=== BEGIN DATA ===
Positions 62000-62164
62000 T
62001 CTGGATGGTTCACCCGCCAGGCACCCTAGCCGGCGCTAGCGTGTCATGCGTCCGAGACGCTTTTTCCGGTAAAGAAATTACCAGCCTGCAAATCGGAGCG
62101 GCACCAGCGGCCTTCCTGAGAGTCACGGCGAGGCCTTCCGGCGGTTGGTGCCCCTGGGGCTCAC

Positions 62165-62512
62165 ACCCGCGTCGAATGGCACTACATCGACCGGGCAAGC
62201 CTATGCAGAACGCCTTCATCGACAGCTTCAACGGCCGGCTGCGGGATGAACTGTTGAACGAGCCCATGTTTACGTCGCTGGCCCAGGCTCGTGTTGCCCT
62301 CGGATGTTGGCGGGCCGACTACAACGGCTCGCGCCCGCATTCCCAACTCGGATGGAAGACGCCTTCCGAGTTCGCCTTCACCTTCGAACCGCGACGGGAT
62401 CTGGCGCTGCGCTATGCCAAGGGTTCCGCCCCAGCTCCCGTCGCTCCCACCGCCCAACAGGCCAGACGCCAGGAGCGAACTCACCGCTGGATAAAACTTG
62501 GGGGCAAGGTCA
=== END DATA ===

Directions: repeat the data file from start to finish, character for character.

Positions 62000-62164
62000 T
62001 CTGGATGGTTCACCCGCCAGGCACCCTAGCCGGCGCTAGCGTGTCATGCGTCCGAGACGCTTTTTCCGGTAAAGAAATTACCAGCCTGCAAATCGGAGCG
62101 GCACCAGCGGCCTTCCTGAGAGTCACGGCGAGGCCTTCCGGCGGTTGGTGCCCCTGGGGCTCAC

Positions 62165-62512
62165 ACCCGCGTCGAATGGCACTACATCGACCGGGCAAGC
62201 CTATGCAGAACGCCTTCATCGACAGCTTCAACGGCCGGCTGCGGGATGAACTGTTGAACGAGCCCATGTTTACGTCGCTGGCCCAGGCTCGTGTTGCCCT
62301 CGGATGTTGGCGGGCCGACTACAACGGCTCGCGCCCGCATTCCCAACTCGGATGGAAGACGCCTTCCGAGTTCGCCTTCACCTTCGAACCGCGACGGGAT
62401 CTGGCGCTGCGCTATGCCAAGGGTTCCGCCCCAGCTCCCGTCGCTCCCACCGCCCAACAGGCCAGACGCCAGGAGCGAACTCACCGCTGGATAAAACTTG
62501 GGGGCAAGGTCA